Column: Slut

Catherine Byerly

Stock photo by Keri Weiland
Although the UNF Student Wellness Complex may be the sight of a police report UPD discovered is untrue, highlighting a woman’s decision to wait to file a report engenders and perpetuates rape-cultural behavior.

If you’ve been keeping up with UNF news, you’re probably familiar with the sudden outbreak of false police report filings since October 2011. Of the four total, two of those were cases of sexual crimes: battery and assault.

Let’s face it, when the last report came out, most of us didn’t believe it.

This practice has become so prevalent in our campus alerts, many students cried fake at the last alert long before UPD announced it as false.

Other articles and statements from university leadership should and will focus on how damaging and illegal filing false police reports can be. Read them — they’re sure to be great.

In one such story, the Spinnaker details how Courtney Buchman, a UNF communication junior, called UPD when an employee of hers claimed to have been assaulted at the UNF Student Wellness Complex.

UPD began investigating on Aug. 22 and issued a student wide alert.

One particular line of the campus alert issued Aug. 22 should catch your attention: On the very last line, it was boldly stated that the alleged victim waited a day to report the sexual assault to the police.

When UPD was asked about that addition, they claimed they wanted to making the timing clear to the students.

However, this campus alert, issued to every student with a UNF email address, openly called into question the actions of the alleged victim. It was sexist, condescending and has no place in a public institution of learning.

It served the purpose of stating to student: Don’t get raped, and if you do, make sure you handle it in a logical, precise manner.

While it could be said the inclusion was only an oversight, I would argue that this demonstrates the latent sexism that sadly still exists on modern college campuses.  While the criminal justice system still focuses on the actions of the victim and not the perpetrator, we sustain a culture that enables rape rather than one that prevents it.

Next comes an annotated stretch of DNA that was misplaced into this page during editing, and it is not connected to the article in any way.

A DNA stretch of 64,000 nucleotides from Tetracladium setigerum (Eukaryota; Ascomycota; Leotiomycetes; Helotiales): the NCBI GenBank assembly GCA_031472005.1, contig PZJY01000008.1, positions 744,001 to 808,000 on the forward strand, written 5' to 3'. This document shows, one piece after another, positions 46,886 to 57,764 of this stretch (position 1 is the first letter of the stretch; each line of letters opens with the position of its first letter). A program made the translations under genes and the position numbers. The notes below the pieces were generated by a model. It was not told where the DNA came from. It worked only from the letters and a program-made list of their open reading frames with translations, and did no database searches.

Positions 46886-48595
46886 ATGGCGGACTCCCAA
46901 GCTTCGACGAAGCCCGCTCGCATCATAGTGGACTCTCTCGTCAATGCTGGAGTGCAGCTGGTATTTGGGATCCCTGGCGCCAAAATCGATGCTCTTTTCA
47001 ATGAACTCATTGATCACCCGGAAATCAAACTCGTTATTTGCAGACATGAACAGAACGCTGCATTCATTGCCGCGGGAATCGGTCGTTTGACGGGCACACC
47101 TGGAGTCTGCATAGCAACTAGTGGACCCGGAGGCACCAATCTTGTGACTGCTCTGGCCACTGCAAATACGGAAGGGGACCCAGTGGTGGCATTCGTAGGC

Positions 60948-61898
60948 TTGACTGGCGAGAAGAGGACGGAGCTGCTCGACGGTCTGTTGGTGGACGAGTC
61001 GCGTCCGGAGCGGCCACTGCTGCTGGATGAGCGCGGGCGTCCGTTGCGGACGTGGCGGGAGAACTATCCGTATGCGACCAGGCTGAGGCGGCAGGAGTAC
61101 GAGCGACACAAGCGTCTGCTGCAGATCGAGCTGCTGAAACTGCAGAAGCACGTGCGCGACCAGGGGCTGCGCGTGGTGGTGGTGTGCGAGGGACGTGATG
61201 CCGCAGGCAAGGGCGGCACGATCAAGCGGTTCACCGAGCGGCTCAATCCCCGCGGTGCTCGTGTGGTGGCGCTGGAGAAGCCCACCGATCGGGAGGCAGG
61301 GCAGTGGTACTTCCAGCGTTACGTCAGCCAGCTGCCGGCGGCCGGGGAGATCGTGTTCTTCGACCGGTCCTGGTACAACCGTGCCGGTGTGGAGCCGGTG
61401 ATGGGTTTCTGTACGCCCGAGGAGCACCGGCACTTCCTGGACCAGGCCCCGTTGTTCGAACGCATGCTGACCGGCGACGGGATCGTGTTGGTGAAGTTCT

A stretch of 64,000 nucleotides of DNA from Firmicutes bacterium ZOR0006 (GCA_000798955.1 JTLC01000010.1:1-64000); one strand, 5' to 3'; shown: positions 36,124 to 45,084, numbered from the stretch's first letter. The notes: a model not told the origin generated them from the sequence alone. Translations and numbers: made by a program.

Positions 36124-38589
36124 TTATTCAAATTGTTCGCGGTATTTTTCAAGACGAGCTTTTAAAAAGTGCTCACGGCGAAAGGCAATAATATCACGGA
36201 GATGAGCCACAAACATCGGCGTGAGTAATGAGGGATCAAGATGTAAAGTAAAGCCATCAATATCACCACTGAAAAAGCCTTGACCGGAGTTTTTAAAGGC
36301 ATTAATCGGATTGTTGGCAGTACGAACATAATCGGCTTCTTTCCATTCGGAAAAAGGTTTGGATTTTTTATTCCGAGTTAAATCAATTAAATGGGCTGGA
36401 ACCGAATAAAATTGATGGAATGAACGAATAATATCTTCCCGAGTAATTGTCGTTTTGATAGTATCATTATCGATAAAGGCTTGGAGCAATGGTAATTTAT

Yes, we know now that there was no victim. But what if there had been? What if she was traumatized and, unaware of where to turn, waited 24 hours before finding a UPD officer? Would that indicate some sort of shortcoming or blame on the victim? This inclusion seems to me to hint at that.

Bias against sexual assault victims is nothing new. Laws began springing up in the books in the 1970s and 1980s that protected sexual assault victims against their sexual history being brought into question in a courtroom, according to the National District Attorney Association’s website.  This was after calling into question a victim’s sexual history as a way of arguing consent became a popular tactic of attorneys.

That was 40 years ago. Who cares, right?

Well, as it turns out, not much has changed.  In early 2011, multiple news agencies covered the police officer who made a speech to York University students urging young women to not dress like “sluts” so they wouldn’t be sexually assaulted.

According to the SlutWalk Toronto website, this event — coupled with outrage over overall victim-blaming — motivated the founding of SlutWalk, a series of marches against victim-blaming. Stories abound about women who were attacked wearing long coats or even gym clothes.

It’s not all bad news, however. Slowly but surely groups are popping up that call for greater accountability of those likely to actually commit the crime.

The nonprofit group Men Can Stop Rape has partnered with various campus initiatives across the country to help men be the ones to stop violence against women, according to its website.  Billboards and signs demonstrating rape statistics and how men can help their peers to not become rapists have been displayed at colleges such as Florida State University.

One poster featured the text: “When Jason wouldn’t leave Mary alone, I said ‘She’s not into you anymore, let it go.’”

The Where Do You Stand? campaign offers a great platform from which a real change can be made against both victim shaming and rape itself.

We can all be a little pleased that the attack in the UNF Student Wellness Complex was a fake.  But it’s important we don’t allow victim blaming to get the best of us and ensure all that Ospreys are treated fairly.

Email Catherine Byerly at [email protected]